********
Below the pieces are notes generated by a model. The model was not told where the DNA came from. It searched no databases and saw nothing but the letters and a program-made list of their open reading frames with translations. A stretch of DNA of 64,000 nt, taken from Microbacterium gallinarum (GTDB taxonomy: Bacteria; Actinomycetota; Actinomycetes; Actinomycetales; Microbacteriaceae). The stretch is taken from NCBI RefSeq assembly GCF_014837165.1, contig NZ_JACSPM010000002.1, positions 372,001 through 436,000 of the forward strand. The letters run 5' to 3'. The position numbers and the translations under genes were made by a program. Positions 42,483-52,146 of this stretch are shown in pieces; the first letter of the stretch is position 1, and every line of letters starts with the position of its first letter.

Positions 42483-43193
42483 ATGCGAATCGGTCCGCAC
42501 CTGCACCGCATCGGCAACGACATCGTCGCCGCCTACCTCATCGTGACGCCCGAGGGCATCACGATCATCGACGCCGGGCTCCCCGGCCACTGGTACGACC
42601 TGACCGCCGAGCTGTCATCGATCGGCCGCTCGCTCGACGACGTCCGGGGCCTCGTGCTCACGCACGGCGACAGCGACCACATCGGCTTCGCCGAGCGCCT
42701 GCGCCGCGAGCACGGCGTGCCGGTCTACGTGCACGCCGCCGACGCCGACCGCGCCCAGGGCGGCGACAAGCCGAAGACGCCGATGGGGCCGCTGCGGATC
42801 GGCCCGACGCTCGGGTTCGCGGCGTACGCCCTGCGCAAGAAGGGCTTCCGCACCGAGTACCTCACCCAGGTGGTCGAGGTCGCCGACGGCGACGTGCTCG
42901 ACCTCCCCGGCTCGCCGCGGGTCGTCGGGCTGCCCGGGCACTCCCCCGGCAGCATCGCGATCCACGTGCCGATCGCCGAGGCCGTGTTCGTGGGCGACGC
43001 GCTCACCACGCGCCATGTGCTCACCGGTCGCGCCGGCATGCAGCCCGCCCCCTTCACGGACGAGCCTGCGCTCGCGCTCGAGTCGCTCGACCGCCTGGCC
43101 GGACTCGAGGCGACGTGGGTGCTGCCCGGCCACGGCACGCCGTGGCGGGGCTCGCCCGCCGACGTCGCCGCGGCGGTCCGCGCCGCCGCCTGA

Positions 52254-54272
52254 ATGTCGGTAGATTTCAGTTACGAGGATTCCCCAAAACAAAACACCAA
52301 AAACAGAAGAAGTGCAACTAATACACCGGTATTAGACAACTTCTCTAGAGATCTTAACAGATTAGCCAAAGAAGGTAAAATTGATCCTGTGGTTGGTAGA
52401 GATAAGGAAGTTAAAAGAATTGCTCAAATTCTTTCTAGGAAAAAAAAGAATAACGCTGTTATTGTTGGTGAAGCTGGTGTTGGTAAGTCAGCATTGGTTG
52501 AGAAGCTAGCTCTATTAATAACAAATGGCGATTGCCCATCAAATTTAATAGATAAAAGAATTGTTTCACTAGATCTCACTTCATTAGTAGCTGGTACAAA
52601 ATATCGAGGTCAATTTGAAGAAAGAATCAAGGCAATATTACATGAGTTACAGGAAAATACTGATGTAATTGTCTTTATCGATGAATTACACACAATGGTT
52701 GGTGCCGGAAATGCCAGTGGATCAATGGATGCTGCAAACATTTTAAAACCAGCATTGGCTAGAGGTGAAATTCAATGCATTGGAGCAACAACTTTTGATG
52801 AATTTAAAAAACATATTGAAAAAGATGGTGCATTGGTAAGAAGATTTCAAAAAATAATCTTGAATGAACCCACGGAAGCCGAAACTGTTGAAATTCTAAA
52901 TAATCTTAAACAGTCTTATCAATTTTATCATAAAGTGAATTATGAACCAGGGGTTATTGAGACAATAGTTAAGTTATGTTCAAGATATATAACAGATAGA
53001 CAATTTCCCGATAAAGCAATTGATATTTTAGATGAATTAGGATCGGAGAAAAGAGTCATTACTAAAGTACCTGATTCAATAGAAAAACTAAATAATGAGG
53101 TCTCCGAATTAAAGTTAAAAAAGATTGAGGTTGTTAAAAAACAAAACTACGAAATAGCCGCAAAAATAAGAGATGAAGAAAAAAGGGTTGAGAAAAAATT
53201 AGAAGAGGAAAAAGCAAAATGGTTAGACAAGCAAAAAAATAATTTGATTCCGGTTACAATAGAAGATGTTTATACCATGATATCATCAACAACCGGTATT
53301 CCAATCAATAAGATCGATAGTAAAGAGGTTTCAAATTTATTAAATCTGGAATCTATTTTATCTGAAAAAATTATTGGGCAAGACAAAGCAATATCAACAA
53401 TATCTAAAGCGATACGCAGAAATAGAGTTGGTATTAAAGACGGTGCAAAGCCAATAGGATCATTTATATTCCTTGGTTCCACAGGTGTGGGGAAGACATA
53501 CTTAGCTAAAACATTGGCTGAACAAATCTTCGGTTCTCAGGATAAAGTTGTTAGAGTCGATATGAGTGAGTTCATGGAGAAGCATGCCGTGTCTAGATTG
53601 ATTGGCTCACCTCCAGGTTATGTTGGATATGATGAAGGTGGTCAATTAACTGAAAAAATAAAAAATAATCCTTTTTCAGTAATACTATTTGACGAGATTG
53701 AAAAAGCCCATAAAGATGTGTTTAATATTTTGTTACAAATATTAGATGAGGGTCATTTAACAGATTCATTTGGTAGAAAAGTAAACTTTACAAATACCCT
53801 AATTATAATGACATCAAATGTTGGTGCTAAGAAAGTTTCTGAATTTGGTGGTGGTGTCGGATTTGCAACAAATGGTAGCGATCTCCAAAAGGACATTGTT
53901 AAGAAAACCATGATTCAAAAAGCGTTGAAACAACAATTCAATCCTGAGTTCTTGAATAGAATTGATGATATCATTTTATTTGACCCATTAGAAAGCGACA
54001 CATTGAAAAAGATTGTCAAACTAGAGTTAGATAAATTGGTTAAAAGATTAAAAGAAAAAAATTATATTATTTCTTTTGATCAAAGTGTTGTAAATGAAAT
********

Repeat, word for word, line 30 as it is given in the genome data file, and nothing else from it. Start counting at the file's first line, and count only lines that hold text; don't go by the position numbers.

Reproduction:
54001 CATTGAAAAAGATTGTCAAACTAGAGTTAGATAAATTGGTTAAAAGATTAAAAGAAAAAAATTATATTATTTCTTTTGATCAAAGTGTTGTAAATGAAAT